The existence of independent Communist Parties and their complete freedom of action in relation to the bourgeoisie and counter-revolutionary social democracy is the most important historical achievement of the proletariat, and one which the Communists will in no circumstances renounce. Only the Communist Parties stand for the overall interests of the whole proletariat. In the same way the united front tactic has nothing to do with the so-called ‘electoral combinations’ of leaders in pursuit of one or another parliamentary aim. The united front tactic is simply an initiative whereby the Communists propose to join with all workers belonging to other parties and groups and all unaligned workers in a common struggle to defend the immediate, basic interests of the working class against the bourgeoisie. Every action, for even the most trivial everyday demand, can lead to revolutionary awareness and revolutionary education; it is the experience of struggle that will convince workers of the inevitability of revolution and the historic importance of Communism. It is particularly important when using the united front tactic to achieve not just agitational but also organisational results. Every opportunity must be used to establish organisational footholds among the working masses themselves (factory committees, supervisory commissions made up of workers from all the different parties and unaligned workers, action committees, etc.). The main aim of the united front tactic is to unify the working masses through agitation and organisation. The real success of the united front tactic depends on a movement “from below”, from the rank-and-file of the working masses. Nevertheless, there are circumstances in which Communists must not refuse to have talks with the leaders of the hostile workers’ parties, providing the masses are always kept fully informed of the course of these talks. During negotiations with these leaders the independence of the Communist Party and its agitation must not be circumscribed.”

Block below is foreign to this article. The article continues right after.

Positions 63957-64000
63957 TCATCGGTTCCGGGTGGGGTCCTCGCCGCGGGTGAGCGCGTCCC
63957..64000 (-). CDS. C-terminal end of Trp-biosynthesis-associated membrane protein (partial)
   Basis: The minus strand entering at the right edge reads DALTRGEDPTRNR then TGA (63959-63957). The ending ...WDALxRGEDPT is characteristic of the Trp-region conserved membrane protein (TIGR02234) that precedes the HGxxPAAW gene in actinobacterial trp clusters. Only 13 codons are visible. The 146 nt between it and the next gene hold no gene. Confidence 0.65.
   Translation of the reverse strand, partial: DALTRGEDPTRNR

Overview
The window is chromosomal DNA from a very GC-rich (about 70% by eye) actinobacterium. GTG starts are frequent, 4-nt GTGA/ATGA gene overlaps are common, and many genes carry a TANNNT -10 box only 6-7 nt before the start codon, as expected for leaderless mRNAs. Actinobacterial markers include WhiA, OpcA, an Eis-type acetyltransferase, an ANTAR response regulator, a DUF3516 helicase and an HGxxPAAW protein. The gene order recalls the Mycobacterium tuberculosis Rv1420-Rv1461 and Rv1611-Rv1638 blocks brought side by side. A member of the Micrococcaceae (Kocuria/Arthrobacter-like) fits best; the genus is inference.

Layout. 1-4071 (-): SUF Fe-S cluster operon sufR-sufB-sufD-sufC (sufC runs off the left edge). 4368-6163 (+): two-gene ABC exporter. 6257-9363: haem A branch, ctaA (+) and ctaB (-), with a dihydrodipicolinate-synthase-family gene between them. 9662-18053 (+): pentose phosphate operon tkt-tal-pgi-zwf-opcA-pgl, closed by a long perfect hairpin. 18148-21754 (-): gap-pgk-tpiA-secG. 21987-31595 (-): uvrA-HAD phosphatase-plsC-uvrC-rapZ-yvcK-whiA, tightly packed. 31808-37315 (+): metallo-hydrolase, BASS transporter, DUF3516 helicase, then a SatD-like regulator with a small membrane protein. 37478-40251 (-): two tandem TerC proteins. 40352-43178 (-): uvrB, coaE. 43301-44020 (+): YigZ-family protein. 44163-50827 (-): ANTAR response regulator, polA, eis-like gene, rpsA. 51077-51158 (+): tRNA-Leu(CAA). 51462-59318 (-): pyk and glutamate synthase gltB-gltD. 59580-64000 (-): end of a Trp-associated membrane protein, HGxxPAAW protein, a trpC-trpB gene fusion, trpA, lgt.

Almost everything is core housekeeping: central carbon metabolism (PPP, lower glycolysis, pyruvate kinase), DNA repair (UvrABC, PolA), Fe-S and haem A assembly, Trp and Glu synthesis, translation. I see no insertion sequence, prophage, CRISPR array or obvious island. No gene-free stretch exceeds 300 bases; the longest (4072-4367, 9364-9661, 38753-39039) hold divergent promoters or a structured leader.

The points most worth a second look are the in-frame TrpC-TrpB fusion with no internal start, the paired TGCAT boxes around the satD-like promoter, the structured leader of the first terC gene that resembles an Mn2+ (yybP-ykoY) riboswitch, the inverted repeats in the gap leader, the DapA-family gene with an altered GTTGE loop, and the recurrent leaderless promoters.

The Comintern required its sections to follow the same principles in the colonial and semi-colonial countries, while adapting there to a different set of concrete circumstances. The same resolution stated:
“In the colonial and semi-colonial countries the Comintern has a dual task: (1) to create a core of communist parties which represent the interests of the proletariat as a whole, and (2) to support to the utmost the national revolutionary movement which is directed against imperialism, to become the vanguard of this movement, and to emphasize and expand the social movement within the national movement.” 
The Comintern went into more detail on the anti-imperialist united front in a special resolution which was discussed and adopted at the same congress. This resolution explained the importance for revolutionaries to join the struggle for democratic tasks, for national independence, against imperialist domination, etc.